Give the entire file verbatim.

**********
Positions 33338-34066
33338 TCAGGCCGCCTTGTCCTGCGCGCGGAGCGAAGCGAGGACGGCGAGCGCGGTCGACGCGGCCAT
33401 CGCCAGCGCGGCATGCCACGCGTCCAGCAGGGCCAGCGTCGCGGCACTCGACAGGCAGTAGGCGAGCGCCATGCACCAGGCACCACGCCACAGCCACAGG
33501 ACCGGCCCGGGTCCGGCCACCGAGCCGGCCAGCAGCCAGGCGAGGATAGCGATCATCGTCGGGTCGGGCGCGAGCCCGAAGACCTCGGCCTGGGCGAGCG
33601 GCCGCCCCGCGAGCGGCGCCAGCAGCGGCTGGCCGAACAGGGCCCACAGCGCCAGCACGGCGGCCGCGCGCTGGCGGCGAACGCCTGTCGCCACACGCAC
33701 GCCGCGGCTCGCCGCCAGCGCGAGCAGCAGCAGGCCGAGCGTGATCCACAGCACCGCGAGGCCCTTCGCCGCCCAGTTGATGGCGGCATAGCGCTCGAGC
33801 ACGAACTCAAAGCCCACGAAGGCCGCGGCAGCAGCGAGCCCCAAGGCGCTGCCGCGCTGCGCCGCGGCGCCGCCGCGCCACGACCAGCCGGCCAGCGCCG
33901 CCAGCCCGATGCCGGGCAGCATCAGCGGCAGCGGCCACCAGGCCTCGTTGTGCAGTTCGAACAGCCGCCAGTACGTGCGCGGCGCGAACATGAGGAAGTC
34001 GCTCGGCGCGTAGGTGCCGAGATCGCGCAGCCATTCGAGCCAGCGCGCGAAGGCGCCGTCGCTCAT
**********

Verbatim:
Positions 33338-34066
33338 TCAGGCCGCCTTGTCCTGCGCGCGGAGCGAAGCGAGGACGGCGAGCGCGGTCGACGCGGCCAT
33401 CGCCAGCGCGGCATGCCACGCGTCCAGCAGGGCCAGCGTCGCGGCACTCGACAGGCAGTAGGCGAGCGCCATGCACCAGGCACCACGCCACAGCCACAGG
33501 ACCGGCCCGGGTCCGGCCACCGAGCCGGCCAGCAGCCAGGCGAGGATAGCGATCATCGTCGGGTCGGGCGCGAGCCCGAAGACCTCGGCCTGGGCGAGCG
33601 GCCGCCCCGCGAGCGGCGCCAGCAGCGGCTGGCCGAACAGGGCCCACAGCGCCAGCACGGCGGCCGCGCGCTGGCGGCGAACGCCTGTCGCCACACGCAC
33701 GCCGCGGCTCGCCGCCAGCGCGAGCAGCAGCAGGCCGAGCGTGATCCACAGCACCGCGAGGCCCTTCGCCGCCCAGTTGATGGCGGCATAGCGCTCGAGC
33801 ACGAACTCAAAGCCCACGAAGGCCGCGGCAGCAGCGAGCCCCAAGGCGCTGCCGCGCTGCGCCGCGGCGCCGCCGCGCCACGACCAGCCGGCCAGCGCCG
33901 CCAGCCCGATGCCGGGCAGCATCAGCGGCAGCGGCCACCAGGCCTCGTTGTGCAGTTCGAACAGCCGCCAGTACGTGCGCGGCGCGAACATGAGGAAGTC
34001 GCTCGGCGCGTAGGTGCCGAGATCGCGCAGCCATTCGAGCCAGCGCGCGAAGGCGCCGTCGCTCAT